Government’s restructuring has reached the Postal Service as Home Affairs Minister Edmund Hinkson explored options with postal workers, managers and union representatives.
But the Minister heard a litany of issues including staff shortages, acting positions, motorcycle loans, uniforms, and building maintenance.
Home Affairs Permanent Secretary Deborah Payne and Deputy Permanent Secretary Celia Pollard-Jones joined delegations of the National Union of Public Workers and Barbados Workers’ Union. The union groups were led by NUPW Acting General Secretary Wayne Walrond and BWU Deputy General Secretary Dwaine Paul.
Speaking during the meeting in the Minister’s Wildey office, Hinkson said a Cabinet paper on the reform of the BPS was being prepared, and should soon be up for consideration by ministers.
He stressed there was a need for postal reform, especially at a time when people access information at the click of a button, while the writing and posting of letters is diminishing.
He was supported by Acting Deputy Postmaster General Iris Lashley, who admitted that the postal service’s significant business was now from packages rather than social letters.
Declaring that there was a billion-dollar industry in packages and e-commerce, she reported that the BPS has seen an increase of between 25,000 to 100,000 packages per year.
“We would like to be able to handle the increase,” Lashley said, noting that efforts were already under way to see how they could harness some potential profits.
Consultants from the Universal Postal Union, the international organisation of national posts, were included in a national committee which was created to work on the reform, she said.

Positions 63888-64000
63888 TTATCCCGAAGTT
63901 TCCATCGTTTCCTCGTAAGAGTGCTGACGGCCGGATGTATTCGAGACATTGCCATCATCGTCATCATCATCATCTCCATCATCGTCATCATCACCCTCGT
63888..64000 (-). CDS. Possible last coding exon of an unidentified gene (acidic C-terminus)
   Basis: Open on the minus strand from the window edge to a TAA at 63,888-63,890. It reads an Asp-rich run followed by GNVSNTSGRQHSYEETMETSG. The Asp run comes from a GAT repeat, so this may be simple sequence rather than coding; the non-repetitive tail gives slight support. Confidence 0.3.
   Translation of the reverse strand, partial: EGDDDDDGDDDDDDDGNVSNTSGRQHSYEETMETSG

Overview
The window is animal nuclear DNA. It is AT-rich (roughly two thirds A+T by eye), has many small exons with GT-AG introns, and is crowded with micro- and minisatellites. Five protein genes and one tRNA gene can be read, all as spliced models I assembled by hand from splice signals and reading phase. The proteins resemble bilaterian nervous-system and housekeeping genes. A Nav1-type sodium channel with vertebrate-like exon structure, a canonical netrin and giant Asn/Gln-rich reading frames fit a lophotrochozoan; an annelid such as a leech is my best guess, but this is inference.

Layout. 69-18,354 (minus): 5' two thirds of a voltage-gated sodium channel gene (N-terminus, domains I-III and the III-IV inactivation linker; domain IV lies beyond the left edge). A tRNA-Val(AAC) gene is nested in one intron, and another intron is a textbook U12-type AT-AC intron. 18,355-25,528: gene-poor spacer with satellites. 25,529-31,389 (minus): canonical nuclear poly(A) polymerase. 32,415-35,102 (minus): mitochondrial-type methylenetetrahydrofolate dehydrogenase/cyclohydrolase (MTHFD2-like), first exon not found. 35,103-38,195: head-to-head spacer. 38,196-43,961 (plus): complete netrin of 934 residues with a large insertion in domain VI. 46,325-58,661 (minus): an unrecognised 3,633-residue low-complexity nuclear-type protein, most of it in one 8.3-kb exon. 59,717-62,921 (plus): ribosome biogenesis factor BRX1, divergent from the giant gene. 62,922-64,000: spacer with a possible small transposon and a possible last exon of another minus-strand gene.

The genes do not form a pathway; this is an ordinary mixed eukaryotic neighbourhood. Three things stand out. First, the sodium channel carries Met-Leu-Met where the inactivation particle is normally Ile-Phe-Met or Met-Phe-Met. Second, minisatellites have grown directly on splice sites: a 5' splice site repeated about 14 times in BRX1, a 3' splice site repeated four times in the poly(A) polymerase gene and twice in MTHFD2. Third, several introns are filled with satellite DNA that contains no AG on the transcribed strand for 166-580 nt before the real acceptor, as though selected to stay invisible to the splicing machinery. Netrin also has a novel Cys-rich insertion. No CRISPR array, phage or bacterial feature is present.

“We are looking at postal banking as a consideration,” Lashley said, as the post office also examines a Government proposal to go cheque-less, which would have an impact on those who cash their National Insurance cheques at various branches.
Acting Postmaster General Valeta Best said that over the years, the post office had ventured into other non-traditional areas, such as issuing application forms for passports and visas.
The BWU’s Paul noted that it was important to make the BPS “fit for purpose”, while ensuring that the livelihoods of the postal workers were protected at the same time. He also urged the management team to consider the other issues on the table, as they were critical to the everyday operations of postal workers.
Walrond of the NUPW echoed similar sentiments, noting that the union hoped to see all the outstanding issues being addressed within a reasonable timeframe.